SOP Day 3

This was another one of those days wherein there seemed to be so much in just so few. Our arrival at Boys Town was relatively delayed due to traffic on our way. Just before 9:00 am, we finally arrived. After a quick walk with my partners Jerome and Oliver, they played Monopoly alongside some of the other boys, while I facilitated the game. Although it took some time for them to get the hang of the game, the best parts of it came right when it was already around time for our merienda. It was right after this where the highlight of the day came.

Our group held a singing/dancing/rapping program, where our mentoring group and the boys were given the chance to show their hidden talents. Although there seemed to be no problem with our performances, what was even better was the moment when around 7-10 boys began singing in unison some common hits such as “What Makes You Beautiful”, “I’m Yours”, “Lord Patawad”, etc. All in tune to the acoustic tune with the kind of enthusiasm brought about by fans. Such was this enthusiasm that one of my groupmates was highly impressed by them, as evidenced by a very big grin to his face. All throughout at least one song.

In the middle of all these, Oliver also joined in the singing. If he seems to be just like the other boys whom I do not entirely remember their names, then think that this IS my partner after all, and I have high hopes on that part.

Considering the relative poverty of our kasamas, it is welcome relief that what they lack in material wealth, they are abundant in ability. All while the sing-along happened, I began imagining what it would feel like if there were people who were so astounded by their voices that they began tracking them and give them the opportunity to showcase their talents on a bigger stage. With that in mind, there is hope then that in the future they would be able to use their God-given talents to good use and for the better.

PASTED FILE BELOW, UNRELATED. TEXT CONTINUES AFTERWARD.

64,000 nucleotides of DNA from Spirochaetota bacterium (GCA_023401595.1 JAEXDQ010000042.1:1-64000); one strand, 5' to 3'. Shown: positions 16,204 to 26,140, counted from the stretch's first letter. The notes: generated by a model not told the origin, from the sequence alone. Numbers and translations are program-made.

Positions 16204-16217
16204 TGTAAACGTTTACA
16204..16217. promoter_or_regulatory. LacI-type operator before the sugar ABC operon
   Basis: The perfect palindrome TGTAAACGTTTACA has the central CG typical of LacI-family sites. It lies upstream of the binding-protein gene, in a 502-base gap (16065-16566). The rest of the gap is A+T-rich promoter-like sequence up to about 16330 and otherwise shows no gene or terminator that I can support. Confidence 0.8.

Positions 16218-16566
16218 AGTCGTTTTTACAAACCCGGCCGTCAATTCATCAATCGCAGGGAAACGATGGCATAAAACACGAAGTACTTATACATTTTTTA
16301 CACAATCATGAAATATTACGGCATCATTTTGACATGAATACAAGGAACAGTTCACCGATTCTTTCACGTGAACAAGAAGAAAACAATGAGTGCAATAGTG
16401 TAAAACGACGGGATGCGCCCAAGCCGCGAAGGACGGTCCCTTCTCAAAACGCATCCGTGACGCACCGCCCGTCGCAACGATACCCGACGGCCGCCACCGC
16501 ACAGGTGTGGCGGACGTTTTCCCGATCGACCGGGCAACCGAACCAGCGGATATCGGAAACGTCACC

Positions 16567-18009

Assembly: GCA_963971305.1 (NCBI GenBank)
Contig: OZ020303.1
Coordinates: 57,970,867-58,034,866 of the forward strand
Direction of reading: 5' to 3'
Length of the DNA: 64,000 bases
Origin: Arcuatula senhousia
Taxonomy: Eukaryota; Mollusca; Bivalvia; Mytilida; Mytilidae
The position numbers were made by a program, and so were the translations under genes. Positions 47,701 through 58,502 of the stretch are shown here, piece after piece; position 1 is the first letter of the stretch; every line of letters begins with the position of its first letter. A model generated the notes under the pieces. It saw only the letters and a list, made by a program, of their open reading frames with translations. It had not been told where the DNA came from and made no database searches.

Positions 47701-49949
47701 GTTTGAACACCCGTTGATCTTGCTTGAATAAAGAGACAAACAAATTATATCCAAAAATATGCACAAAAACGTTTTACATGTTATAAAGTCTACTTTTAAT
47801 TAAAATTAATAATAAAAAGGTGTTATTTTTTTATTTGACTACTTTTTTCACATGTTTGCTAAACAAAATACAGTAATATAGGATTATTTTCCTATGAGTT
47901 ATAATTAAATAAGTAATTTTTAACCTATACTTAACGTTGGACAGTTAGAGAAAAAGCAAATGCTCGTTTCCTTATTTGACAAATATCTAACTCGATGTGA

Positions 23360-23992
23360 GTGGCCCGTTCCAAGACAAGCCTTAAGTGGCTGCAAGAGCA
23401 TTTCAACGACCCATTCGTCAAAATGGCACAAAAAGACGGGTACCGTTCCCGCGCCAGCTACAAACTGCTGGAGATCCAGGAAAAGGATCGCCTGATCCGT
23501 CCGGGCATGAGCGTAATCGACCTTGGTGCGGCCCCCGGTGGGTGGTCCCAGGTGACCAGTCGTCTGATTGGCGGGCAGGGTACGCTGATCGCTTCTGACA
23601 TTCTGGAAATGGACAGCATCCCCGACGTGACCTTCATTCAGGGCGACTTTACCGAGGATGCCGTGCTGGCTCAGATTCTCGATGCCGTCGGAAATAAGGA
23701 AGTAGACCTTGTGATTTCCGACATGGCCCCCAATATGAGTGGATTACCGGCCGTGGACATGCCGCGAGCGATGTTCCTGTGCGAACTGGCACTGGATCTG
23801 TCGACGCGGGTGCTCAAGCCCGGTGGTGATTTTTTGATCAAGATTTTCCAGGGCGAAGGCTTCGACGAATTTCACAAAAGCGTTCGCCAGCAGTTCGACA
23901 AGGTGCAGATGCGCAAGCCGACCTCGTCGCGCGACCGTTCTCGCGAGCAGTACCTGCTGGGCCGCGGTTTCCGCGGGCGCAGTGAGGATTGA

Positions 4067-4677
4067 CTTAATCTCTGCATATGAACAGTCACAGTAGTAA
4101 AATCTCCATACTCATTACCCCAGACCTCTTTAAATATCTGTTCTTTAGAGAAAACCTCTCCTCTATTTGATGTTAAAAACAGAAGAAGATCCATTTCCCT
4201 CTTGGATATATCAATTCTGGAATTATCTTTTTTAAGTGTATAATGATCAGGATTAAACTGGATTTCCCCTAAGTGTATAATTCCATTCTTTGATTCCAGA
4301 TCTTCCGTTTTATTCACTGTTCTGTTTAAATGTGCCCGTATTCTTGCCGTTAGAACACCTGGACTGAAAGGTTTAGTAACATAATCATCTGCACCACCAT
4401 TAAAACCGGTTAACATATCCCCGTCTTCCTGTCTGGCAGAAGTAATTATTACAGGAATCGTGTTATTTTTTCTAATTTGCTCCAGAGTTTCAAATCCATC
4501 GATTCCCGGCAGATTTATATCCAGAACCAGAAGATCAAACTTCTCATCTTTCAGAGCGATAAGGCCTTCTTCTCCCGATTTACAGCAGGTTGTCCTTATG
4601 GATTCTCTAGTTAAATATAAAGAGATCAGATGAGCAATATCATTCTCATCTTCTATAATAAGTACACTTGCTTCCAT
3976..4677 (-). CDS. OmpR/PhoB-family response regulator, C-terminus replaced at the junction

SOP Day 2

Note: Apologies for the late post. I had other requirements which I had to take care of. Anyways, here it is: Day 2 of my SOP.

This second visit last Saturday was one of two extremes: One of seriousness, yet at the same time it seemed as if this was headed to be the most fun visit yet to Boys Town. For today’s visit our mentoring group simply planned to dedicate the entire time to play with our partners. However when me and my partners Oliver and Jerome tried to play with the other bigger groups, it was very crowded and so decided to play ‘Catch’ with me only, while walking. While we were at that, we also chatted as we went around the football field and to and fro the cottage.

Once again, this experience highlighted their happiness with their lives despite living with lesser means than us Xaverians. Not only were they really happy once they greeted me towards the cottage and during all the times we played together, nothing beats a bag of chips for them, which I made libre for the chips (which I suppose is not allowed). As I took the time with my partners playing ball, it felt like being a small kid once again, the feeling of being outside and simply enjoying one that seems to be in short supply among most people around us nowadays, including me.